Opinion analysis: Justices unanimously side with retirement-plan participant in plain reading of “actual knowledge”
on Feb 26, 2020 at 6:42 pm
In October of 2015, after Christopher Sulyma, a former Intel employee, sued Intel’s plan fiduciaries for imprudently managing the retirement plans sponsored by the company, Intel moved to dismiss the complaint as time-barred under Section 413(2) of the Employee Retirement Income Security Act of 1974.
Section 413(2) of ERISA imposes a three-year limitations period from the earliest date on which the plaintiff “had actual knowledge” of the alleged fiduciary breach. The three-year window under Section 413(2) shortens the six-year period that otherwise runs from the end of the fiduciary breach, violation or omission.
During the years that Sulyma was a participant in the Intel plans, Intel (used here to refer to the petitioners, which include Intel’s investment committee, administrative committee and finance committee) provided directly, or made available on a website, various disclosures about its retirement plans. These disclosures included information about fund investment allocations, including the allegedly imprudent allocation to “alternative” investments in hedge funds and private equity. Sulyma accessed some of the materials, but testified that he was not actually aware three years before filing suit that his retirement accounts were invested in hedge funds and private equity.
The district court ruled that based on the disclosure documents provided by Intel, Sulyma had actual knowledge of the relevant facts more than three years before filing suit. The U.S. Court of Appeals for the 9th Circuit reversed, holding that the phrase “actual knowledge” means that “the plaintiff is actually aware of the facts constituting the breach, not merely that those facts were available to the plaintiff.”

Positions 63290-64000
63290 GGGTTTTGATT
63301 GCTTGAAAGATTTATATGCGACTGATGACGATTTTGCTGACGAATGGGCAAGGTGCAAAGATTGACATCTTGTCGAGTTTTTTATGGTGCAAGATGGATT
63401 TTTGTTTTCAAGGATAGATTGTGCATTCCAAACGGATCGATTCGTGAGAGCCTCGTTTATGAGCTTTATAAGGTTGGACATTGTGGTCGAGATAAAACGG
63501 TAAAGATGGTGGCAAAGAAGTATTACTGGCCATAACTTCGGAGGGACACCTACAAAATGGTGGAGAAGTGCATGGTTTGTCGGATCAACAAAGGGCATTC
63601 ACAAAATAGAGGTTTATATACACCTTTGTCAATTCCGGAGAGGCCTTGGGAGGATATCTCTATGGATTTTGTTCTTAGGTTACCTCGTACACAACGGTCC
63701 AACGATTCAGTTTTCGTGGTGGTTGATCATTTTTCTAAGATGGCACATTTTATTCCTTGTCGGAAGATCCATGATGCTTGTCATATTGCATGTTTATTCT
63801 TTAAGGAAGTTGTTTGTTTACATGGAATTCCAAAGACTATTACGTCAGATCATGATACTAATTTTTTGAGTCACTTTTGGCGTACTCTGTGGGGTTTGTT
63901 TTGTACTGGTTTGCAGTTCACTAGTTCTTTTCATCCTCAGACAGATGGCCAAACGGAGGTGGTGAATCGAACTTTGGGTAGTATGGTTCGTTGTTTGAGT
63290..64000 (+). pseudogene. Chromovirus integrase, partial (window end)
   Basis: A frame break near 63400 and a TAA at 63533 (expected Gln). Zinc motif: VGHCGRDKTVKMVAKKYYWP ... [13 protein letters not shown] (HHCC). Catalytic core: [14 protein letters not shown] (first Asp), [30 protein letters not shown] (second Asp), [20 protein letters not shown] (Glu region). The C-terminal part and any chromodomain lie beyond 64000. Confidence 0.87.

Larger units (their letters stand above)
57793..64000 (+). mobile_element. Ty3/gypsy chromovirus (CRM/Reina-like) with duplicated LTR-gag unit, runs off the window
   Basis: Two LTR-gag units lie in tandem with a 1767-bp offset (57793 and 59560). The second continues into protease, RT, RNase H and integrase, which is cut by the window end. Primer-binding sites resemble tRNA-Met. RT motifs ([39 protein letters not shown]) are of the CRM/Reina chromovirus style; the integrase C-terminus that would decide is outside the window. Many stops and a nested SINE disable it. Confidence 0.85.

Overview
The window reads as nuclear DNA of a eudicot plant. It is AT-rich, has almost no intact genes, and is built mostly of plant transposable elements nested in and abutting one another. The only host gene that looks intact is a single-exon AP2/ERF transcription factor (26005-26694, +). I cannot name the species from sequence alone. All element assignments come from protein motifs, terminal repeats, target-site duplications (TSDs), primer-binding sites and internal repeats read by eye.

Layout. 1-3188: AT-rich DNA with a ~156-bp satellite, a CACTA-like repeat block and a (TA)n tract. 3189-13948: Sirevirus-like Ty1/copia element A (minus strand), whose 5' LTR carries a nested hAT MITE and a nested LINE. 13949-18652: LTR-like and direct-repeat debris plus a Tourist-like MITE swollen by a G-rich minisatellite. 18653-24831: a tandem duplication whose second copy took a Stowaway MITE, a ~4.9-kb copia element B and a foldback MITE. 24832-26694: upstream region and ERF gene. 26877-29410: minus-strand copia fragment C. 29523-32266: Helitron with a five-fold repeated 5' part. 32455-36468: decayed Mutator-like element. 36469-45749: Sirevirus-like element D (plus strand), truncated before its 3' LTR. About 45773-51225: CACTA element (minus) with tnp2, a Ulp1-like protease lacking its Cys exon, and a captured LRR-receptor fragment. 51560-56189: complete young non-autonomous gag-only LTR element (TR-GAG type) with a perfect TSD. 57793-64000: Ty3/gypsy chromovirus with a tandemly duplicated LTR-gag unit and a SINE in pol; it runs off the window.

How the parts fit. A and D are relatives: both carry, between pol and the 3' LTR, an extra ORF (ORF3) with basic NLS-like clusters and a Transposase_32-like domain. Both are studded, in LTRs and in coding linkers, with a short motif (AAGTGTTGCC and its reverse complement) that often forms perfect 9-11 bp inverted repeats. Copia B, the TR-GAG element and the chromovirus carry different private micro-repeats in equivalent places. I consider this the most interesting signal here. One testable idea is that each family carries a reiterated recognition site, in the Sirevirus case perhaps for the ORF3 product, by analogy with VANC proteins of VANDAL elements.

In a unanimous decision written by Justice Samuel Alito, the Supreme Court agreed, holding that a plaintiff does not necessarily have actual knowledge of the information contained in disclosures that he receives but does not read or cannot recall reading. To satisfy the actual knowledge requirement, the plaintiff must “in fact have become aware of that information.”
To reach its holding, the court turned to the plain reading of the actual knowledge requirement, concluding that dictionary definitions of “actual” and “knowledge” confirm that to have “actual knowledge” of some information, one must “in fact be aware of it.” The court also emphasized that the qualifier “actual” distinguishes the knowledge requirement in Section 413(2) from a constructive knowledge requirement that Congress has used explicitly in other ERISA limitations periods to encompass knowledge that the plaintiff should have acquired.
The opinion proceeds to review—and reject—Intel’s various arguments for a broader reading of Section 413(2), finding that Congress’ use of the word “actual” undermines each of the petitioner’s claims. The court finds that Intel’s text-based argument – which focuses on the meaning of the word “had” in the “had actual knowledge” requirement – would transform Section 413(2) into a constructive knowledge requirement. Intel had argued that once a participant receives the relevant plan disclosure, the participant effectively “holds” the knowledge “in his hand” and thus satisfies the “had actual knowledge” requirement. The court noted that under that reading, the participant has the requisite knowledge “because he could acquire it with reasonable effort,” which is not the same as having actual knowledge.